Leisure and the right to simply exist without the constant weight of having to be a tool for production is something Black people have been denied for centuries. It is our divine right to simply be and embody leisure as a human right. These photos of MLK, Jr. on vacation in Jamaica in 1965 are a balm and deep breathing. Radical inspiration for our rest practices. We Will Rest!!”

Quincy: Then & Now

Have you taken a look at some of the old pictures of Massachusetts available online? Digital Commonwealth is a treasure.

If you’re familiar with Quincy at all, you’ve probably been at this intersection in Wollaston. You’d be standing on Newport Avenue looking at Grandview Avenue on the left and Beale Street on the right.

I found the lower picture in the Quincy postcard collection, dated from 1903 – 1976. That’s quite a range of years, but based on the car on the right, I’m guessing it’s from the 1910s or 1920s. Maybe 1918?

As soon as I saw the old picture, I knew I had to take a new picture to compare it with. The upper picture I took this past week. Quite a difference! But you can definitely see that it’s the same place. Just about one hundred years apart. Pretty amazing.

It was shocking to see that the building on the right used to be a drug store. I think it’s a fabric store now.

Grandview used to be a dirt road and now so many trees have grown that it’s hard to see the house behind them. Also, it looks like it was a two-way street. Now it’s one-way. There were no traffic lights back then and way less cars.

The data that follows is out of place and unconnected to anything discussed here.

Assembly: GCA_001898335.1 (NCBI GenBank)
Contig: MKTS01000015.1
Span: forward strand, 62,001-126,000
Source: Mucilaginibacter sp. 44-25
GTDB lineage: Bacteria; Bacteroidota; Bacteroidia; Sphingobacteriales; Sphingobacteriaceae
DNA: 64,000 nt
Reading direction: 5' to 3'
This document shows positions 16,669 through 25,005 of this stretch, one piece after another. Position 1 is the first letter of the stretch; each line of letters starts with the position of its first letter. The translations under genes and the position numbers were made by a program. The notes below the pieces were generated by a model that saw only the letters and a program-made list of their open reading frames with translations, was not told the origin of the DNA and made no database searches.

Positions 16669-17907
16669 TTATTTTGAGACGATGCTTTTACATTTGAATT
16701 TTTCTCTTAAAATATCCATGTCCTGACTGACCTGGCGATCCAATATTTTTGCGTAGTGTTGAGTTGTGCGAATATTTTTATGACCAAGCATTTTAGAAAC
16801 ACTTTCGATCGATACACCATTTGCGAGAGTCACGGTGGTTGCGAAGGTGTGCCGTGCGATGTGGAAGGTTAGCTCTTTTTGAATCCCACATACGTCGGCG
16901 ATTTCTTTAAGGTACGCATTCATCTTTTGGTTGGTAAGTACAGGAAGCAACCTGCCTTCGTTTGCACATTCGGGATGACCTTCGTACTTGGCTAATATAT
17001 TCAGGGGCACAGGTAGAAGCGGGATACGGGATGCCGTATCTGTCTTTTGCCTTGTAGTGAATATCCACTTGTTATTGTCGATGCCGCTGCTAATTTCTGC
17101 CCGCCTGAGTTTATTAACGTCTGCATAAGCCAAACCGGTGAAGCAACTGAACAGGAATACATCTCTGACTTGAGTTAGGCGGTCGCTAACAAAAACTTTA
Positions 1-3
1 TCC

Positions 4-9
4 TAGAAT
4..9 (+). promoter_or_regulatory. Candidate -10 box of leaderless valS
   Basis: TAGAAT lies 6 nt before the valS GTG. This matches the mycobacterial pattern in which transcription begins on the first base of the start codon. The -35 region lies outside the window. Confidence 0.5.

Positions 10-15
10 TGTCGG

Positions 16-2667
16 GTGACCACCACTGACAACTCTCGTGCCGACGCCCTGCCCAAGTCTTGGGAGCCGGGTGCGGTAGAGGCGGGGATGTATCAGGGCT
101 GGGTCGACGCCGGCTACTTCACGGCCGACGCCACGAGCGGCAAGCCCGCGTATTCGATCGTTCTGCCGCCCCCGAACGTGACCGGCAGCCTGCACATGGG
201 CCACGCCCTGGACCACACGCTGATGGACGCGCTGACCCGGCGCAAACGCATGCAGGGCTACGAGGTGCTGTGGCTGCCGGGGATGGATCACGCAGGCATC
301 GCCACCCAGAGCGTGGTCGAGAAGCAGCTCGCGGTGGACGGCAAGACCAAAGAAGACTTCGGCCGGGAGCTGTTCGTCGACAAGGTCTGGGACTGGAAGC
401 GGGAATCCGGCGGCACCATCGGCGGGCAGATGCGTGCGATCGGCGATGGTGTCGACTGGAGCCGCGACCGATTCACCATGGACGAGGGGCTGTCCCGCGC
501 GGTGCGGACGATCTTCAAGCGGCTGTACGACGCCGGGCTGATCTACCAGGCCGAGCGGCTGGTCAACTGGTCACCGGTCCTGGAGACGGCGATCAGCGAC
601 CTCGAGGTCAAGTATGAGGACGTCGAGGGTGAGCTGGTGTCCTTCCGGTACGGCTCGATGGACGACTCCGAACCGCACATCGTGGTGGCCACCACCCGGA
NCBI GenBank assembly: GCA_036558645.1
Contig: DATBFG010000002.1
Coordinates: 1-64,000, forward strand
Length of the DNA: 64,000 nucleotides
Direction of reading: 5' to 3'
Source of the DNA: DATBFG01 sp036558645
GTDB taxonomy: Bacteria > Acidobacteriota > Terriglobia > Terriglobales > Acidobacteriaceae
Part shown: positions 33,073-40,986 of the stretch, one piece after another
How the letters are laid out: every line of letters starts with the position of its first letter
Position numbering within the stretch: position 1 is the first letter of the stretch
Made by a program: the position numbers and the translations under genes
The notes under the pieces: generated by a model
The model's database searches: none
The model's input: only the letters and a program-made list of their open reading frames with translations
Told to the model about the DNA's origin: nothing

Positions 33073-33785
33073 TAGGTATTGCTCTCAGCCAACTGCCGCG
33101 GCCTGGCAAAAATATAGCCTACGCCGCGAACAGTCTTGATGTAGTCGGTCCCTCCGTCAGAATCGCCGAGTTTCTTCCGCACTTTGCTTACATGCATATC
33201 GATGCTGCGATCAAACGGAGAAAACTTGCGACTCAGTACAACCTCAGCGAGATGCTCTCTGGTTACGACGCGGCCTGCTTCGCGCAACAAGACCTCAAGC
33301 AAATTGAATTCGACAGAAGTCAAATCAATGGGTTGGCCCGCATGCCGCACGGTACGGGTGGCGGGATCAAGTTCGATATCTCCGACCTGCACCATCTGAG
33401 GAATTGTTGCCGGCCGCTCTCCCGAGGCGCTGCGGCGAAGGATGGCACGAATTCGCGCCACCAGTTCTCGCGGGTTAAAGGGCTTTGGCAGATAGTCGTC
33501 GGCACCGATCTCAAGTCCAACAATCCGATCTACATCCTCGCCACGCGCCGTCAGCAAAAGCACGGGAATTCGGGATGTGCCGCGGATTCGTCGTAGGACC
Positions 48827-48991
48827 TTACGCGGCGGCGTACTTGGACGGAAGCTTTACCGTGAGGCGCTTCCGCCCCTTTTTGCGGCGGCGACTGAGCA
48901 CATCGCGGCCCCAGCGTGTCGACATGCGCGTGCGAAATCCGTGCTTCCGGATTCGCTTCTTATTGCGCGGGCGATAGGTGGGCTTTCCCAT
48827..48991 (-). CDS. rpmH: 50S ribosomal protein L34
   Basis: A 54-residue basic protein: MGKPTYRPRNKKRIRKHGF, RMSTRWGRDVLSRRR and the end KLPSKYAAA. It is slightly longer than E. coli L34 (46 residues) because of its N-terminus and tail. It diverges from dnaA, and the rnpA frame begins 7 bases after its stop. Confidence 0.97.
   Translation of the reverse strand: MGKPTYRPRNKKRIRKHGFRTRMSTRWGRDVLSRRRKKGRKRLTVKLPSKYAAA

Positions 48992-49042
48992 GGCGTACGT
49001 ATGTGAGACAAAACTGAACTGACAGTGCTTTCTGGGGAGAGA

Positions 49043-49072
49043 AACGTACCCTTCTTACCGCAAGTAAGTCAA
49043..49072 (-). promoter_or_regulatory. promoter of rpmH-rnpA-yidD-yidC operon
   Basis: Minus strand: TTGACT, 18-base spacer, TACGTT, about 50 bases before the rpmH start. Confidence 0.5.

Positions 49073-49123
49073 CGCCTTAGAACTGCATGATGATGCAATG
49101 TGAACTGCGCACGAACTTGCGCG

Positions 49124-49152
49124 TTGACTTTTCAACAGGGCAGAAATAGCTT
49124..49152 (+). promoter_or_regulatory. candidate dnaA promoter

What a difference a century makes! Wonder what it will look like in 2118?

 

Sunday Morning at Wollaston Beach

Collage of six pictures, sandy beach with water, sea grass, a book with travel mug, a hand holding an egg sandwich, feet with grey sneakers over the sand.I’ve been thinking a lot about how I’d like to spend my summer mornings.

In my fantasy life, I would sit on the front porch, back deck or balcony sipping my coffee, eating my breakfast and reading a good book.

In my real life, I don’t have a front porch, back deck or balcony. But I have to be grateful for what I have and work with what I’ve got.

Wollaston Beach is just a five minute drive from me. So I started thinking. Why don’t I just make my breakfast and bring it to the beach? So I made a spinach, kale, fried egg, Parmesan cheese sandwich with rosemary and olive oil flatbread.

Then I made my coffee and used my What Would Olivia Pope Do? travel mug. It makes me wildly happy. The little things! I put on my favorite sneakers and headed out the door.

The salty beach air smelled wonderful. I mostly ignored a few ants. After all, I was in their territory. And I really enjoyed my breakfast and reading my book.

It was a nice start to my day and I enjoyed taking a few pictures while I was out there. Since I started blogging, I stopped keeping a regular diary. Instead I keep a notebook with goals, random thoughts and things that I want to remember.

Instagram is slowly becoming a daily diary of sorts. Not that I’m sharing my deepest feelings and thoughts. But I am documenting my life and being mindful of all that I have to be grateful for.

Sky Photo Project ~ May 19, 2017

Three picture collage, each with blue sky and clouds.

For my Sky Photo Project, I’ve mostly been taking one picture a day.

This past Friday, as I was walking home from the train, I took a picture. I noticed the clouds and light looked different even just a few feet away. So I took a couple more pictures — all within five minutes.

Nothing earth shattering. Just some blue sky and clouds. But it made me happy.